It’s clear that African-American hair care is big business. In its 2015 report, Mintel research noted that the market for black hair care products is up 7 percent since 2010. The report also found that products specifically targeted to black consumers are becoming more widely available as mainstream brands such as Revlon and L’Oreal develop products to address the specific needs of black buyers. Interestingly, as more women wear natural hairstyles, Mintel research shows that sales of relaxers have dropped 19 percent in the past two years.

Bundles says that the launch of the product line is even sweeter for her because it addresses all hair types. At 63, she says, she’s been through every possible hair journey.

“For my generation, having an Afro … we had one style, either a big blowout or a really short natural,” Bundles said. “Part of what I like about this collection is, there is something for every texture: locks, curly-kinky, wavy and heat-treated. … Now a younger generation is teaching all of us something about letting your hair speak for itself.”

The Madam C.J. Walker Beauty Culture line launches at Sephora and Sephora.com on March 4

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White Moms With Black Children & The Child’s Hair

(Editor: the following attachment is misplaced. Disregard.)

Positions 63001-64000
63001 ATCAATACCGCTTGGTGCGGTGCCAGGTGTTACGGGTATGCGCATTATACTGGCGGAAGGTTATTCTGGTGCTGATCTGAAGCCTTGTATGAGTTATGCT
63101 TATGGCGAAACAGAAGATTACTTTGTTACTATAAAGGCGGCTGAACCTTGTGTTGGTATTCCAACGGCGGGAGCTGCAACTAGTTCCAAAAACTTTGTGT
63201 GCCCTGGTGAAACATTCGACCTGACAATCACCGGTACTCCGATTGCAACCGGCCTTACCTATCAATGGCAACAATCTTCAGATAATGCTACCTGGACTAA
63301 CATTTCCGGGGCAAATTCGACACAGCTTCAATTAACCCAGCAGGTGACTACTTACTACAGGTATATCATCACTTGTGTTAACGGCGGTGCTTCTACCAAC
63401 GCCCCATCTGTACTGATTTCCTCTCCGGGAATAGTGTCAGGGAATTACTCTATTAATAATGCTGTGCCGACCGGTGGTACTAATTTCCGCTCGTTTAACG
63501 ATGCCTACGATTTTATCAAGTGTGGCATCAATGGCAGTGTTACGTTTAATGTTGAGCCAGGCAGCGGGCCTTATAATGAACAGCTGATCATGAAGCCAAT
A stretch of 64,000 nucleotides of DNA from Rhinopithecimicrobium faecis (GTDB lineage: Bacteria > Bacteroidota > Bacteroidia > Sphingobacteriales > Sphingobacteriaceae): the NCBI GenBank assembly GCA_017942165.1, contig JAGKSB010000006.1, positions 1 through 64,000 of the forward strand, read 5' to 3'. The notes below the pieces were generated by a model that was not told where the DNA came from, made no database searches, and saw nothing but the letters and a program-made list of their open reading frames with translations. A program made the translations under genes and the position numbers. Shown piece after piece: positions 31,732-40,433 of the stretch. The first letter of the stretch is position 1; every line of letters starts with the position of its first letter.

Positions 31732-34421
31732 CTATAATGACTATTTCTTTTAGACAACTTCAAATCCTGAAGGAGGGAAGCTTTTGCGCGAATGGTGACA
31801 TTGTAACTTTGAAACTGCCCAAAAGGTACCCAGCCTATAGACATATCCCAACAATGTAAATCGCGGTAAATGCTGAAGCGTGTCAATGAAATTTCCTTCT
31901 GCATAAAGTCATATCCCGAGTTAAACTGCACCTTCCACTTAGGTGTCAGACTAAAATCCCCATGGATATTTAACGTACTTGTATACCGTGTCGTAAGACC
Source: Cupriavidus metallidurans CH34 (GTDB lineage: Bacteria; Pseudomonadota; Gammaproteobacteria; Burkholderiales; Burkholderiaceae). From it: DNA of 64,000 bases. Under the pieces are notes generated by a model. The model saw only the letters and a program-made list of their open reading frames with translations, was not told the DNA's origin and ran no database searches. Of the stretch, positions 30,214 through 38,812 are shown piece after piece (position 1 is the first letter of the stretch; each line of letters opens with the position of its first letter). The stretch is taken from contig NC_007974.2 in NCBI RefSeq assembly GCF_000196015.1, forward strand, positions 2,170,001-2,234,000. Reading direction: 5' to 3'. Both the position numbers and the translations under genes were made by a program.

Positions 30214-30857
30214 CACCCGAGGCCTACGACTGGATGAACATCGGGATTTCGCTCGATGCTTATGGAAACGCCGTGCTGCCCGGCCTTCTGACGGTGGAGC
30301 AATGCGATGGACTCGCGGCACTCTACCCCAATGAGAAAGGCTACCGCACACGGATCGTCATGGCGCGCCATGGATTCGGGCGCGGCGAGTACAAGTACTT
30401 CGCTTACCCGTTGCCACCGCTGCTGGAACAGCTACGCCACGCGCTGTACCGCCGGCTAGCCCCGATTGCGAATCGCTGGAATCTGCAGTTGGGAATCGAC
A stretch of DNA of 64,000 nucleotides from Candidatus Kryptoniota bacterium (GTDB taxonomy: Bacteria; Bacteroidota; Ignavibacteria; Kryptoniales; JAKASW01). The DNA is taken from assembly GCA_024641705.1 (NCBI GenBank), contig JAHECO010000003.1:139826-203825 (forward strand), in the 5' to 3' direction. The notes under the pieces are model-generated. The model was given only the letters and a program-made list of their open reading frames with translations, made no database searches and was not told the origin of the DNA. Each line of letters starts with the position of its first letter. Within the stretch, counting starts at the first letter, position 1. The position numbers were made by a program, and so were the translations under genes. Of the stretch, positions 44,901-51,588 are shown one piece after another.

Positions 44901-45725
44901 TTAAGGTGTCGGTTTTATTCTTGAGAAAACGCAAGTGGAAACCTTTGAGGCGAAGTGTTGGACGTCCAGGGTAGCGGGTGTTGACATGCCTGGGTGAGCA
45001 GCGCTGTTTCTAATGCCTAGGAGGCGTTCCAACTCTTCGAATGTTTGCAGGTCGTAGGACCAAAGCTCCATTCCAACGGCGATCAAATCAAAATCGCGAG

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Lauren Casper says, doing her daughter’s hair is something she thought about even before she brought her baby home. Arsema, now 3, was four months old when Casper and her husband adopted her from Ethiopia.

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Serena Williams, Andreessen Horowitz Investing In Hair Company

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Hair is a $US 5 billion market in the United States. Market research from Mintel estimates six out of 10 black women wear a weave or a wig.

The hair goes through a process.Women in India sell their hair to buyers from China, who treat and package it, then sell it to primarily Korean distributors.Those distributors in turn, sell to Korean-owned beauty supply shops in the U.S., who then sell it to primarily African American women,” explained Ben Horowitz in a blog post, an investor from Andreessen Horowitz, who is leading a $US10 million investment round in Imira’s company,Mayvenn

Women who want hair extensions can’t typically walk into a salon and pick out the the hair they want, having to go to a beauty supply store instead.Imira said 95 per cent of African-American hair stylists can’t afford to keep the inventory on hand because of how expensive the natural hair is and the low amount of cash they have on hand to spend on it.This is where Mayvenn steps in. Mayvenn, which is Yiddish for trusted expert, lets hair stylists set up their own ecommerce sites and sell hair directly instead of referring customers to other beauty supply stores or distributors. The stylist doesn’t have to keep any of the hair on hand because Mayvenn ships it to them in two to three days, then offers a 30-day return window if the stylist or the client doesn’t like it.